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Extension > Farm to School in Minnesota > School gardens as outdoor classrooms

Tuesday, December 12, 2017

School gardens as outdoor classrooms


While there are more winter days ahead, now is a perfect time to begin planning a school garden. In this issue, three dynamite members of the Minnesota School Garden Coalition—Kirsten Saylor, Carrie Stowers, and Lori Murphy—write about the benefits of school gardens and invite you to the annual Minnesota Schoolyard Garden Conference to hear from programs like the Green Thumb Initiative and Crossroads School and Vocational Center.

What is a School Garden?

A school garden is an outdoor classroom where students discover where food really comes from. It is a method to explore different educational content areas, and meet education standards in a hands-on, culturally responsive way.

Schools have used their gardens for project-based work, community engagement, and to apply math and science concepts. They have also used gardens as an outdoor classroom, to "team teach with nature," and for discovery of shapes, colors, and sizes. Through the garden, they can become tangibly acquainted with social studies by growing and utilizing plants from specific cultures, and expanding their universe of edible fruits and vegetables. The garden provides a "hands-in" learning laboratory to develop 21st century skills of inquiry and critical-thinking, collaboration, communication, and creativity.

School gardens bring learning to life—literally! They play a key role in connecting students to where their food comes from. Farm to school efforts, like school gardens, open the door for farmers to connect with students, and for students to connect with the work that is needed to grow food. Inevitably, they will see plant disease and oddly-shaped produce, and learn that while some produce might not make the grocery shelf because it is blemished or doesn't fit our ideas of what it should look like it is still good.

Parents and studies alike testify that when students grow it, they are more likely to try it. Holding the harvest in their hands or seeing their plants growing, students gain a sense of pride and accomplishment of doing something meaningful and relevant.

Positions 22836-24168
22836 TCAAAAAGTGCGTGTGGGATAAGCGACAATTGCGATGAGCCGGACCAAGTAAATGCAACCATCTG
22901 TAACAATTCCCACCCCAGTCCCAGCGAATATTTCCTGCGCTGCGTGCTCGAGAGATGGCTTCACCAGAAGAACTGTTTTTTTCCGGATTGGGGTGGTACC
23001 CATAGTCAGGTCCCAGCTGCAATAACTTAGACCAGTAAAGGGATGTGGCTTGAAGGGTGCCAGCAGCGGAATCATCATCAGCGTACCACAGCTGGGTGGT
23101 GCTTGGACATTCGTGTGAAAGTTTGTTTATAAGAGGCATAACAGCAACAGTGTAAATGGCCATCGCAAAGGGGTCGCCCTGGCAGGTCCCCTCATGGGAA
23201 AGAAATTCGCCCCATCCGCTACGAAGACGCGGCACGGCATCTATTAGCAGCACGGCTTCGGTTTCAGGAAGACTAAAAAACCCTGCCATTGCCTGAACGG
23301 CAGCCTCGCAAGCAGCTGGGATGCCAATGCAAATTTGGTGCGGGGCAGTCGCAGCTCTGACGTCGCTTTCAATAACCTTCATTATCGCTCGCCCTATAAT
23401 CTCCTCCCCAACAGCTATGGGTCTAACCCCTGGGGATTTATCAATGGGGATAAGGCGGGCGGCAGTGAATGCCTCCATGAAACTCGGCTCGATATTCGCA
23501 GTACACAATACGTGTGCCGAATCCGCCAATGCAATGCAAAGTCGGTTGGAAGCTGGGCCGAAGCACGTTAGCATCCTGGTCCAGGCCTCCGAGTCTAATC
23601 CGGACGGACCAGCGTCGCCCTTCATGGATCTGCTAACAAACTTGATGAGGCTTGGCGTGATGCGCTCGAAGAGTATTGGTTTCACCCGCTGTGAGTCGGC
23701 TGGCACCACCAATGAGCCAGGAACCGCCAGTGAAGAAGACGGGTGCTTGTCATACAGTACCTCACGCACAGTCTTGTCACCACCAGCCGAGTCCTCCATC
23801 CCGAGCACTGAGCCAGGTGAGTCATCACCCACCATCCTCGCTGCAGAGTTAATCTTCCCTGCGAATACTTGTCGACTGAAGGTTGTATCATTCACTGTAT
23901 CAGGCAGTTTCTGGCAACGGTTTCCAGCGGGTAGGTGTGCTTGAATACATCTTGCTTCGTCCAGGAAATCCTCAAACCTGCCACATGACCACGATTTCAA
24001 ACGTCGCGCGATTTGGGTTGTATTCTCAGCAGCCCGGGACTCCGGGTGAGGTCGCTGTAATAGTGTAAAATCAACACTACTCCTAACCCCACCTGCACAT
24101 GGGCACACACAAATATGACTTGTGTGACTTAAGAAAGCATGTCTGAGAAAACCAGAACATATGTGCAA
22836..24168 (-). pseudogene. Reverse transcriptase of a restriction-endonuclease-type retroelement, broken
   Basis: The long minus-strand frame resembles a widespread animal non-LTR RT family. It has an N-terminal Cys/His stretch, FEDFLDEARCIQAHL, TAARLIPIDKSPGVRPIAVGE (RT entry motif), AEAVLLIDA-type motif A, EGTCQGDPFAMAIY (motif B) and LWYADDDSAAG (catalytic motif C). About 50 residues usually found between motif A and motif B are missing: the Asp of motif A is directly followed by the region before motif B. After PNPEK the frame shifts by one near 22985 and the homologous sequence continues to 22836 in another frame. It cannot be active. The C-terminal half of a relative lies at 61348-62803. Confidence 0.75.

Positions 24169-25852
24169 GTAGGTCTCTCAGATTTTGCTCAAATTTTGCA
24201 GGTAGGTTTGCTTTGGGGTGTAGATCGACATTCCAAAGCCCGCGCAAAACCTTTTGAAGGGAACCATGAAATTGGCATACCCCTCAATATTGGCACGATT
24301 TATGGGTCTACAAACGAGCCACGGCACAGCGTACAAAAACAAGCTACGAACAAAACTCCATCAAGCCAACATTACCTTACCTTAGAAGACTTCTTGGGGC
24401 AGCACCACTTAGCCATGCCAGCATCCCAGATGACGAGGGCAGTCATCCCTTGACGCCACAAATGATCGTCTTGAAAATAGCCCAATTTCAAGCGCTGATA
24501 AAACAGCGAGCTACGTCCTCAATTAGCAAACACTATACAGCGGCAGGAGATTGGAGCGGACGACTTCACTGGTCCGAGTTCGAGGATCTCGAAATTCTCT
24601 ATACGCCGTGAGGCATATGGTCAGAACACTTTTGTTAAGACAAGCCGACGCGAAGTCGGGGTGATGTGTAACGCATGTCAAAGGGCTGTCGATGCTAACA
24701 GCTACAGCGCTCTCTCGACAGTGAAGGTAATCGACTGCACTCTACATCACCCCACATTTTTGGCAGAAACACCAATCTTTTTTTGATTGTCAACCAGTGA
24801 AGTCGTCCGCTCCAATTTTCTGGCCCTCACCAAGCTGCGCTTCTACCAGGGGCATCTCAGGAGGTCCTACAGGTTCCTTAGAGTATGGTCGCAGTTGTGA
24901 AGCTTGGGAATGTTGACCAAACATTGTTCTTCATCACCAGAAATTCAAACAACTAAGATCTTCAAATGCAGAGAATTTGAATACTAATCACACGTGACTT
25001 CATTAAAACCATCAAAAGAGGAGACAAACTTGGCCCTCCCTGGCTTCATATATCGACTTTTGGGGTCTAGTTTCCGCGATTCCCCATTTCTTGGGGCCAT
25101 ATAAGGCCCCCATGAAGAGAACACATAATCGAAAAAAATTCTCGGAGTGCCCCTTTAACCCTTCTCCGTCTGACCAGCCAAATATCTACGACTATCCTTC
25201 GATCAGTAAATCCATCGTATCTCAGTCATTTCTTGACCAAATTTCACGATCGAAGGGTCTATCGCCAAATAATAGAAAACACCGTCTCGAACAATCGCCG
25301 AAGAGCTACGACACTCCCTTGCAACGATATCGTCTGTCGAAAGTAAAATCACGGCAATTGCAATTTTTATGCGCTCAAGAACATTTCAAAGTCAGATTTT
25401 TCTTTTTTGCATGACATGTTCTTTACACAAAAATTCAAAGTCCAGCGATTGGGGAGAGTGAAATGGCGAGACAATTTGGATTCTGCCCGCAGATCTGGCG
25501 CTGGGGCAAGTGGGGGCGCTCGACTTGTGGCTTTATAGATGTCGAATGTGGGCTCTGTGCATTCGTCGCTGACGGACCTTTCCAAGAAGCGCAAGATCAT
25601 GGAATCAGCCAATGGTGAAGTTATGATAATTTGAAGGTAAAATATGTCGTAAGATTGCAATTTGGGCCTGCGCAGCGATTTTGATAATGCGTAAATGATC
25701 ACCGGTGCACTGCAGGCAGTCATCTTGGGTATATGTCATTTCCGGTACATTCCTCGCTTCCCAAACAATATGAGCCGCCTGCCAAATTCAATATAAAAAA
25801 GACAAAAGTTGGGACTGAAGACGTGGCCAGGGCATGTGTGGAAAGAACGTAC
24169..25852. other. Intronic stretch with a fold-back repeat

Through school gardens, students build greater appreciation for the people who grow the food we eat and the efforts it takes to bring it to the table. School gardens help students ask questions about our food system and the multiple efforts it takes to make food available on our kitchen tables.

What do they look like?

The Minnesota Landscape Arboretum and University of Minnesota Extension Master Gardener Volunteer Program, in collaboration with the Minnesota Schoolyard Garden Coalition, host an annual Minnesota Schoolyard Garden Conference. You are you invited to see the School Garden community in action on Friday, March 2, 2018. Come celebrate how the school garden can enrich academic learning and enhance food skills among students of all ages!

To register or learn more about the conference, visit arboretum.umn.edu/Schoolyards2018.aspx.

Come to the conference and hear from programs like the Green Thumb Initiative in Rochester. Watch this video to learn more about their program that uses project based learning.

Or, the Anoka County Master Gardener volunteers who work at Crossroads School and Vocational Center in St. Francis, Minn. Watch this video about their program and Extension Master Gardeners.

How do I learn more?

For information about school gardens and help connecting with others in your area, contact the Minnesota School Garden Coalition at mnsgcoalition@gmail.com. In-person help can be found with your local Statewide Health Improvement Partnership (SHIP) coordinator, Extension educator or Master Gardener volunteer.

Check out the school gardens section of Minnesota’s Farm to School website for additional resources.

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